In some ways, this is the first time I’ve ever really looked for a job.
My last one stretched almost twenty years; it was originally offered to me by a headhunter after eight years straight in the military. While I’ve done a lot of other work, it was in addition to my "day job". So the sudden need to find a new day job was something I had no real experience with, particularly while attempting to change careers , and it was – and is – bloody terrifying.
A friend forwarded me the free weekly newsletter of Altac Jobs  – a curated listing of opportunities that pretty much apply to people like me. It quickly became a sort of lifeline. No matter how crappy I felt about my job search, each week I got a new list of places to try. So when they offered a customized job search service, I jumped at the chance.
When I spoke with Rachel to set up the curated service, I told her how much her weekly newsletter had helped keep my spirits up, and she was visibly moved. Her experience – like most people who create things – was akin to shouting into the void. You see clicks in your analytics, sure, but that’s not the same.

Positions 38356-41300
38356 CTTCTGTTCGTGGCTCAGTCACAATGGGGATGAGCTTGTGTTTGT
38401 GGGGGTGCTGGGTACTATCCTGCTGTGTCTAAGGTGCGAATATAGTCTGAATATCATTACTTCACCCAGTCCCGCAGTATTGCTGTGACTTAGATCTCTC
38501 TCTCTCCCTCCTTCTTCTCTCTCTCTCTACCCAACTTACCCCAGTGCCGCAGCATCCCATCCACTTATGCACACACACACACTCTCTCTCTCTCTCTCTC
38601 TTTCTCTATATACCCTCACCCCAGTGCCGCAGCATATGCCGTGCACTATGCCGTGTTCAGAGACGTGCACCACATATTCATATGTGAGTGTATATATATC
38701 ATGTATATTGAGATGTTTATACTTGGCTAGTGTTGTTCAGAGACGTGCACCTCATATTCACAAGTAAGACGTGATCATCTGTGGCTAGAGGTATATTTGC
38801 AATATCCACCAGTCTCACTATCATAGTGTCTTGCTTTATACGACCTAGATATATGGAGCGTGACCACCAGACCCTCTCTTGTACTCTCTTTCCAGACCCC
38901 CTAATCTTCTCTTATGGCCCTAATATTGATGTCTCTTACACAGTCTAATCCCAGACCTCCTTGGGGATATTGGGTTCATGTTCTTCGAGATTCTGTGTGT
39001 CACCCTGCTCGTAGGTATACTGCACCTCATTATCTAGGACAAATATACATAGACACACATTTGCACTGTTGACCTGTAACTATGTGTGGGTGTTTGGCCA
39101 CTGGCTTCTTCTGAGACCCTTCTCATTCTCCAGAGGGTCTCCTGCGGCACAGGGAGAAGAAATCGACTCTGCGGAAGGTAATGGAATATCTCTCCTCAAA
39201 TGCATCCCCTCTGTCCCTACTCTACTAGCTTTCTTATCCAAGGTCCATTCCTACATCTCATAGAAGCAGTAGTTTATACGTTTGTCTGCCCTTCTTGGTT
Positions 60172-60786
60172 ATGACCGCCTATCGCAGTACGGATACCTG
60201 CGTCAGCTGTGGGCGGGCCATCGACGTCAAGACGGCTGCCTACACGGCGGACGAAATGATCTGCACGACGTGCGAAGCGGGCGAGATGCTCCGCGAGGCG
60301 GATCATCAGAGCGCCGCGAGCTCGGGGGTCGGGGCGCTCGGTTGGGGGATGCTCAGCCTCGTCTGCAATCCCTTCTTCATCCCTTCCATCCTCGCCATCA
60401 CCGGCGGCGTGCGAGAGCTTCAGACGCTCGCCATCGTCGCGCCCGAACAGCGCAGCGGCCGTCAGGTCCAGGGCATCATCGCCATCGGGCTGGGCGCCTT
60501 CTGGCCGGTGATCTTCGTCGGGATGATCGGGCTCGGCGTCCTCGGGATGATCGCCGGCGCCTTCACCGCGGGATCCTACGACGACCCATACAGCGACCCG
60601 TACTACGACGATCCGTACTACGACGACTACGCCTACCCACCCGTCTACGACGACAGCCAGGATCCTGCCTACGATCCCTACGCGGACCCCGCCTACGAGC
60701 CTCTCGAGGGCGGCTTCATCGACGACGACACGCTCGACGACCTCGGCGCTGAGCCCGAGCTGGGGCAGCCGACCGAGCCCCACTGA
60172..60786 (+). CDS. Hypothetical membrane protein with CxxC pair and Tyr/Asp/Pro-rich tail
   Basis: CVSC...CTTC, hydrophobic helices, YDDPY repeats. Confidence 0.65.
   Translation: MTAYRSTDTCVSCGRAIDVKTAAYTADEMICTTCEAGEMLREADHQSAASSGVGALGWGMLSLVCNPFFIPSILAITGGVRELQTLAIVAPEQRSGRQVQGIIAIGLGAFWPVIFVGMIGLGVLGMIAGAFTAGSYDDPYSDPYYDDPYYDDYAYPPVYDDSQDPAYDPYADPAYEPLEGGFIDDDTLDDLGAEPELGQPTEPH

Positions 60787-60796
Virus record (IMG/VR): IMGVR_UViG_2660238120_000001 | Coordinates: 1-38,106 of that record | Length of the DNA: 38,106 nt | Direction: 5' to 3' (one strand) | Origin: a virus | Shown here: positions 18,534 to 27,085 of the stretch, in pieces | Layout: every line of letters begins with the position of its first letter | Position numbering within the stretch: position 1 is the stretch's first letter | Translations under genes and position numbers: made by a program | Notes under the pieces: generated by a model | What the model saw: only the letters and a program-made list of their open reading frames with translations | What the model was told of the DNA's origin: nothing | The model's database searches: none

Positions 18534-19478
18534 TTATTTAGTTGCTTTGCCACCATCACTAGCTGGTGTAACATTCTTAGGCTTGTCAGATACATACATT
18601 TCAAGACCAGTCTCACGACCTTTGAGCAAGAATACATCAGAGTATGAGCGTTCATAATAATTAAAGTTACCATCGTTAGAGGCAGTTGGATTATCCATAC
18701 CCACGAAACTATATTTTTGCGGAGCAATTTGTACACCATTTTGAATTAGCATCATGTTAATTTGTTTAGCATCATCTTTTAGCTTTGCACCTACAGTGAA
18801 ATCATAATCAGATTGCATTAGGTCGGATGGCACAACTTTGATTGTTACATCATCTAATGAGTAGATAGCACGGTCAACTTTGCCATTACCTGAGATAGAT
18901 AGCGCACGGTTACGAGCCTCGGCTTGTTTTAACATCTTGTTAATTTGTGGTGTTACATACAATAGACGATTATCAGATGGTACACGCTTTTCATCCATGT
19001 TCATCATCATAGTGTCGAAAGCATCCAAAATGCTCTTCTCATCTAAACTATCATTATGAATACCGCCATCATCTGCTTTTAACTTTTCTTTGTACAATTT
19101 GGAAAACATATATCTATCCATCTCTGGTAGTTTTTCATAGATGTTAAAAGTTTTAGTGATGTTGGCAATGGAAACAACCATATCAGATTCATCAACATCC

I’ve noticed the same pattern over the last several months. People have a tendency to talk about the bad influences, the bad experiences. There’s a PR truism that people will tell approximately 20 others about a bad experience, and fewer than 5 about a good one; my experience is that even fewer will give creators that positive feedback.
So do it. Do it now.
Tell them. Tell the people who have written the stories, created the service, made the art, performed the songs, whatever it is that’s been a positive and beneficial force in your life. Tell them what impact they’ve had on you.
Because at the rate the world’s going, I dunno how much more of a chance you’re going to have.
Featured Photo by Marcos Paulo Prado on Unsplash
 For those curious, yes, I’m still looking.
 Recommended highly – check ’em out at AltacJobs.com